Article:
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The Political and Economic Risk Consultancy or PERC, as it is commonly referred to, is held in high praise by Singapore’s establishment.
Mr Lee Kuan Yew himself placed the organisation in the same esteemed group with global institutions like the International Bar Association (IBA). That is, until IBA criticised the Judiciary, which then made it a Western liberal NGO out to do this island in.
The Minister Mentor is not the only one, Ministers Mentee also cite the company whenever they get the chance.
The Straits Times regularly carries prominent reports written by it.
“Non-government” think-tanks like the Singapore Institute of International Affairs cannot resist citing it
Even our Supreme Court proudly refers to it.
So who or what is this group that is so admired by Singapore’s establishment? Who runs this outfit and what does it do?
PERC’s website tells us that it is a “consulting firm specializing in strategic business information and analysis for companies” doing business in East and Southeast Asia. It also produces a range of risk reports on the strengths and weaknesses of individual countries in the region. So far so solid.
But when it comes to information about who runs the organisation, the website is rather diffident. For example under “Senior Management”, there is only one name — a Robert Broadfoot who is described as an economics graduate “directly responsible for managing PERC’s research and consulting.”
Is there a governing board? If yes, who is on it? If no, is PERC a sole-proprietorship? Does anyone else run the organisation with Mr Broadfoot?
Based in Hong Kong, PERC says it “coordinates a team of researchers and analysts” but doesn’t tell us who they are, how many there are, and what their areas of expertise are. Do they work full-time for the Consultancy or on an ad hoc project basis? If part-time, what are their main occupations and what companies do they work for?
The organisation also avers its “complete independence from any vested interest groups.” Several lines below, however, it says that it engages in “retainer work and specific projects” and “in-house briefings” for international business associations. Who these groups and associations are is not revealed.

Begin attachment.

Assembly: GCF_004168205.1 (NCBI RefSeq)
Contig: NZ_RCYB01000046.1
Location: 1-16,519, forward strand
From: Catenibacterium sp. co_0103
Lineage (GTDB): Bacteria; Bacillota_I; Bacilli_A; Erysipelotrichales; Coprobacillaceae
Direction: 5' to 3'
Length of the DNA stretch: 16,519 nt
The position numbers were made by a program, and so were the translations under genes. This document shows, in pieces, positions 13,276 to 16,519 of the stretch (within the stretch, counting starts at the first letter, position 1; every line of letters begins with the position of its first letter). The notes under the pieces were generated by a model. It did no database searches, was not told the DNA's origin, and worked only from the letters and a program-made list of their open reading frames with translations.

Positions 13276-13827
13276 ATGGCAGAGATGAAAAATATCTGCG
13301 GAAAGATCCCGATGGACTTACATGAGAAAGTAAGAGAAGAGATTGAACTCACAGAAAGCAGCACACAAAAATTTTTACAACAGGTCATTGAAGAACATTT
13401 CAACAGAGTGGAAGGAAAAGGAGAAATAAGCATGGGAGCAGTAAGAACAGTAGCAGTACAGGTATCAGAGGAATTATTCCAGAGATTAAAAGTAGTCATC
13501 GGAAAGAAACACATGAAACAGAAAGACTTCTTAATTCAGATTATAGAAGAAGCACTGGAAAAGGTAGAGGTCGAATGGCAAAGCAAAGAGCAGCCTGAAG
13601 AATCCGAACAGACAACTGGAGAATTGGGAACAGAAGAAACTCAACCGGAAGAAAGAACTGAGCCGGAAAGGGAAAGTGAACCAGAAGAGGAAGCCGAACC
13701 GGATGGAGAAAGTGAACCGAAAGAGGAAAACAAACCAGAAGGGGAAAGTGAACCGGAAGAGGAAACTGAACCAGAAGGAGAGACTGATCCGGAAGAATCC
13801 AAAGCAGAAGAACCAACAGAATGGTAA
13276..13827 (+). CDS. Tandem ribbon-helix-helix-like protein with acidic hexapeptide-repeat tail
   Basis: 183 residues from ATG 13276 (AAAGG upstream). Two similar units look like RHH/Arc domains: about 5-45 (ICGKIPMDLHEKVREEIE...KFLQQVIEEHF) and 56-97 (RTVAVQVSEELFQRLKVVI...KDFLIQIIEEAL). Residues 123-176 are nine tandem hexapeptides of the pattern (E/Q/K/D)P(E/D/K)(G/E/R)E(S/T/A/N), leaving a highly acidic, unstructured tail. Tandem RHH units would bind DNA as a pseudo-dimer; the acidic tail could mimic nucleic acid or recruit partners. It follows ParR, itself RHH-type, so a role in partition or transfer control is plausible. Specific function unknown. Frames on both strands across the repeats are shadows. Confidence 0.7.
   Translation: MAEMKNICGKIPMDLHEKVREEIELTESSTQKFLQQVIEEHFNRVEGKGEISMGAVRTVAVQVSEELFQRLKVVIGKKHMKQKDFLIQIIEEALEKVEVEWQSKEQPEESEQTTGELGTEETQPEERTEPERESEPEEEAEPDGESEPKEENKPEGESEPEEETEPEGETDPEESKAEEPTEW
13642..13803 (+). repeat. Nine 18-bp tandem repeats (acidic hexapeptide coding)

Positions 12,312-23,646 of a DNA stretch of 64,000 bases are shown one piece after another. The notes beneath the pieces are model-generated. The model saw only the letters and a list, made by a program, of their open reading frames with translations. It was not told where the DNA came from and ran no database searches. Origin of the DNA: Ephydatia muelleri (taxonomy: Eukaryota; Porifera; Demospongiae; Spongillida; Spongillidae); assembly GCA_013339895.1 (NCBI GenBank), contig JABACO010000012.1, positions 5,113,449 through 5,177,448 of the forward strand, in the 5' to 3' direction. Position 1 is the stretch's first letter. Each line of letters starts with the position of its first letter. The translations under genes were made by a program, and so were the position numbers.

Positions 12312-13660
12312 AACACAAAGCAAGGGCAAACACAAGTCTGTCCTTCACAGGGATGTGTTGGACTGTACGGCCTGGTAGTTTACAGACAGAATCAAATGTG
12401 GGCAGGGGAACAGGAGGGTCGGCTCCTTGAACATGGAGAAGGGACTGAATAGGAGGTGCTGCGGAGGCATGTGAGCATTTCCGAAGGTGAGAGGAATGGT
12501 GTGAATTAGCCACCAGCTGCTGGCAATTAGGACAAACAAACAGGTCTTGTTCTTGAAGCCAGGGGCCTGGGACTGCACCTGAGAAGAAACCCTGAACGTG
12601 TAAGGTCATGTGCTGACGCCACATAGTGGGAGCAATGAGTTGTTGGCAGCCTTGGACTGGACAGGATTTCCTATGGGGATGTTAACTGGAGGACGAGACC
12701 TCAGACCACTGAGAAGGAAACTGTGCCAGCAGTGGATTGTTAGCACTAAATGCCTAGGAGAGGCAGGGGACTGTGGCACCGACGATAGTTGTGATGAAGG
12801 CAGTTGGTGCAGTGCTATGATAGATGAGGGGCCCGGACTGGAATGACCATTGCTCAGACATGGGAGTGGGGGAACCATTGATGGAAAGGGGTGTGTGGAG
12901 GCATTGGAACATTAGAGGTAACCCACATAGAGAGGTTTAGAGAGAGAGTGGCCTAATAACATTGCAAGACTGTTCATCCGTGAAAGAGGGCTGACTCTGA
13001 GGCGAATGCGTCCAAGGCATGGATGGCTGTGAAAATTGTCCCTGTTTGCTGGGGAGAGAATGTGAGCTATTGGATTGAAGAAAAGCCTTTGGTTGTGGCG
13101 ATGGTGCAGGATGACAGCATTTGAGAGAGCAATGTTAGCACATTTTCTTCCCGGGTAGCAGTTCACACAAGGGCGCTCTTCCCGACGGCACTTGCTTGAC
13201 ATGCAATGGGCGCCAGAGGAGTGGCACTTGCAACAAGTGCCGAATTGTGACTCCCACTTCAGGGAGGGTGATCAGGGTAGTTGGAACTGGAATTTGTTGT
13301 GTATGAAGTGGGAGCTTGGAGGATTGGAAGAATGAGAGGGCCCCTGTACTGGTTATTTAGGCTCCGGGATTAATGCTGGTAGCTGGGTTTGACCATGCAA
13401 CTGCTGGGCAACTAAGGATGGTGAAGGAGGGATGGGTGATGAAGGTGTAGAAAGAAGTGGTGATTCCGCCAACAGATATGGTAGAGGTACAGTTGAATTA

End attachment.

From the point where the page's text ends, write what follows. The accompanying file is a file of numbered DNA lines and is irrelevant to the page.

Such information is important as it allows the reader a gauge of just how independent the organisation is and, by extension, how reliable its reports are. This is especially salient when the reports are cited by governments for political purposes. Simply asserting that the company is completely independent does not make it so.
For example one of its analysts, Mr Bruce Gale, is also a senior writer with the Straits Times. Whether he continues to work for PERC is unclear as the website has no information on him.
Given the nature of the state-media arrangement in Singapore, it is more than fair to ask what an employee of an organisation that is supposed to have “complete independence” is doing writing for a newspaper owned and run by a government. It is imperative that PERC makes clear the status of Mr Gale.
Ironically, Mr Gale himself notes that “most political risk assessment remains both superficial and subjective. Typically, such analysis is very informal, consisting of little more than a few brief visits to the country…”
Even the information about the surveys that PERC conducts such as the kinds of questions asked, the variables used, the sample characteristics, etc are not readily available. One assumes that they are contained in the reports which cost US$645 to subscribe annually. Analysis of the reliability and validity of such surveys is lacking. This is a problem. Yet, the results are held next to biblical truth by those who benefit from it.
The next and obvious question is: Who pays for PERC’s services? One will not be surprised to find Singapore’s establishment a ready customer. For example, the Nanyang Technological University and the National Institute of Education are online subscribers to the organisation’s Monthly Risk reports.
And what do these reports contain? The page tells us that the topics covered are “Politics, Economics, Business.” Politics? The Singapore Democrats can confirm that PERC has never attempted to seek our views on matters political in Singapore. We’re unsure if the Consultancy has interviewed any other opposition party or civil society group. We could easily find out by doing a search on its website. The only problem is the website doesn’t have a Search button.
Given that the organisation is so oft-quoted by the Singapore establishment, it is time that more questions are asked of PERC which must do a better job of providing background information about itself. A consultancy that assesses the political and economic risk of countries must surely understand the importance of transparency.
This article was sent to PERC at [email protected] and it was invited to respond. If and when it does, we will publish it here.